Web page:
Tan Kiat How tests electronic dog collar, fails at Level 7 , Latest Singapore News - The New Paper

Tan Kiat How tests electronic dog collar, fails at Level 7

Just how painful is that electronic collar when it delivers a shock to a dog?

Senior Minister of State for National Development Tan Kiat How can tell you first hand.

He tried a variety of electronic collars for dogs, or e-collars, on himself to find out, and his verdict: Level 7 was too much to take.

Mr Tan told The Straits Times: “It was important for me to try the e-collars on myself to better understand what the dogs go through, and better appreciate the perspectives of the various stakeholder groups.”

Officers at the National Parks Board (NParks) were reviewing if such shock collars should be used in training dogs, and arranged for him to try a variety of them on his arm.

“The electronic collars caused sharp pain when set on higher intensity. I did not manage to get to the maximum setting. Besides the pain, it was the unanticipated shock that was most disconcerting for me,” Mr Tan said.

The question of using the e-collars on dogs was raised in Parliament on March 7 by Mr Louis Ng (Nee Soon GRC), who asked the Ministry of National Development (MND) for an update on a study it had conducted on the use of such collars in animal training.

An electronic collar, when triggered, transmits an electrical stimulus of varying intensities to the dog’s nerves, causing pain to the animal.

They are often used as a training device or to prevent dogs from running out of yards, and can be set to varying intensities.

There is a perennial debate here and overseas on the use of such collars to train dogs. 

Electronic shock collars for dogs are currently banned in places such as Germany, Austria, Denmark, Norway, Sweden, Portugal, Slovenia, Switzerland, Wales, Quebec in Canada, and some states in Australia.

England most recently banned the use of such dog collars, from Feb 1, 2024, following a 10-year campaign by animal welfare groups.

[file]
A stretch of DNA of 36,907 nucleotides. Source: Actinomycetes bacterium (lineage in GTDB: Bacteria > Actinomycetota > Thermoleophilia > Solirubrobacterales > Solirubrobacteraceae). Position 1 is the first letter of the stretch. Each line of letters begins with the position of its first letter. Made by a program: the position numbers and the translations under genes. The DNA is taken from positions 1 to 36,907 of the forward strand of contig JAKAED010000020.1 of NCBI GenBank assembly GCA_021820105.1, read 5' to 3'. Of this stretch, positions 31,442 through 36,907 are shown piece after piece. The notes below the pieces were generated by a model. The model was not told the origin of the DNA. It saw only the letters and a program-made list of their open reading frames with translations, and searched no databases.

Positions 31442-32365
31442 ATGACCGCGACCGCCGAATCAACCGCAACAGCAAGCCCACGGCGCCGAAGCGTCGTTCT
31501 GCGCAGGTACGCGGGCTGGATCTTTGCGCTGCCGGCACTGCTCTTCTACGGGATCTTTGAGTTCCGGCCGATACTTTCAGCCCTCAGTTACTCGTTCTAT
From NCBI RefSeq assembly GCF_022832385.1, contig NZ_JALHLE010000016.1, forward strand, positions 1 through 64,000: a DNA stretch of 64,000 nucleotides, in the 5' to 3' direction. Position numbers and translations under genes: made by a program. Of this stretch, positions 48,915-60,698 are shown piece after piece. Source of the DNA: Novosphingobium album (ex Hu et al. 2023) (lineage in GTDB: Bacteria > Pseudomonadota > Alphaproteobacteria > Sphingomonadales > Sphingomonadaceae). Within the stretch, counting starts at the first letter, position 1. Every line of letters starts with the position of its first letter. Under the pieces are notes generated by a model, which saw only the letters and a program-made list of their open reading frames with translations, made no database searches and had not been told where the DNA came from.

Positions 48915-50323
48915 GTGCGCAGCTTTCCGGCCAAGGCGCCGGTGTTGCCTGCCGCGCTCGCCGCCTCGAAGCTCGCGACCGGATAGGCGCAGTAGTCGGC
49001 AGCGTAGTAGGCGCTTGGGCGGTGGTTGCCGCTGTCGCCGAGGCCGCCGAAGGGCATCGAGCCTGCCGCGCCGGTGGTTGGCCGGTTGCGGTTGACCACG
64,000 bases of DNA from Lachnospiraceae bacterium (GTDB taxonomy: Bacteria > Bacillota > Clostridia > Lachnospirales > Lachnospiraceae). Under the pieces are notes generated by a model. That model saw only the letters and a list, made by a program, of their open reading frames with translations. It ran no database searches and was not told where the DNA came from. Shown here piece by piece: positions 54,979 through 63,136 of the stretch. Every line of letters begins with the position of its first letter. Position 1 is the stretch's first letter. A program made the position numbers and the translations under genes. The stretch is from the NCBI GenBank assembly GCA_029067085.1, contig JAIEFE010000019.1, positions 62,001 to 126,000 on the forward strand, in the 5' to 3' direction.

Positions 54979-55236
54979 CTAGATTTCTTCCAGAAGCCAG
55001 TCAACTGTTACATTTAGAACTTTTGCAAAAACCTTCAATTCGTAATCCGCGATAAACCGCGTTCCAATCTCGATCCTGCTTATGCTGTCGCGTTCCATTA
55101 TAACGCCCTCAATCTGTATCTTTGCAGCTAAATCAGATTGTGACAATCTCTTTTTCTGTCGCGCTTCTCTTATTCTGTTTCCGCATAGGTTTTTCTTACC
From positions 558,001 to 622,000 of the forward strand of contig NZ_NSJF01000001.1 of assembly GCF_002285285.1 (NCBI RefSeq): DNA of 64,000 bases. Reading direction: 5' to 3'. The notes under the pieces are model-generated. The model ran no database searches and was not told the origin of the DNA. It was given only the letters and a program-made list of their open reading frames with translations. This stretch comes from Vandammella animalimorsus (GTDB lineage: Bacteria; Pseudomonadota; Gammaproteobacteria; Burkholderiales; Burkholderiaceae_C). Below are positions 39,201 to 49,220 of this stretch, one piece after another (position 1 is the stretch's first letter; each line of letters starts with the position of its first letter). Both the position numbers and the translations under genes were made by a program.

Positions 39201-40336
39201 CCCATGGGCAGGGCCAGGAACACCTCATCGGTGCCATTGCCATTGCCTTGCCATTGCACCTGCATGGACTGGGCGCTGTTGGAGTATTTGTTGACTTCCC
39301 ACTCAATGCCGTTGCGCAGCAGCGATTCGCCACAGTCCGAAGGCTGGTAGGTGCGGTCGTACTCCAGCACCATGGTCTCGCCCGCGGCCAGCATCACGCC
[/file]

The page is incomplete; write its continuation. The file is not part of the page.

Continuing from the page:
As early as 1999, the Society for the Prevention of Cruelty to Animals here had supported a proposal by the Singapore Kennel Club to ban these collars in the Republic.

The Government commissioned a study on electronic collars in 2020.

Mr Tan, who is also Senior Minister of State for Communications and Information, told ST that the study concluded that these tools should be used only as a last resort, when all other science-based training methods have been exhausted.

“Electric collars are considered aversive training tools that utilise positive punishment or negative reinforcement, by delivering electric shocks through contact points on the animal. Although there may be exceptional circumstances which may warrant the use of such aversive training tools, (they) cause pain and distress to the animal,” Mr Tan said.

“More importantly, the use of such tools, including the use of electric collars, must be done properly and by trained personnel so that the desired outcomes are achieved. NParks will not hesitate to take enforcement actions if electric collars are used inappropriately.”

He added that NParks is in the midst of developing guidelines on the use of these collars in dog training, in consultation with some groups.

He said the new guidelines will be released “in the coming months” to recommend good practices. They are not legally enforceable.

In his follow-up question in Parliament, Mr Ng asked what concerns MND had about banning the use of electric collars in Singapore.

“I think Mr Tan himself tried the use of the electric collar and it is painful. Obviously it’s painful for the dogs as well and that’s why it is being used to train them. So how could it not be a physical abuse when it causes pain and suffering to the dogs which are being trained?” he asked. 

Tongue in cheek, Mr Tan said that he did not know Mr Ng “was keeping track of me”.

He said later that he had tested the collars in a closed-door session with NParks colleagues.

“I certainly did not expect Mr Ng to know about it and raise it in Parliament. But I thought it was important for me to try the electric collars on myself, to better understand what the dogs go through, and better appreciate the perspectives of the various stakeholder groups,” he added.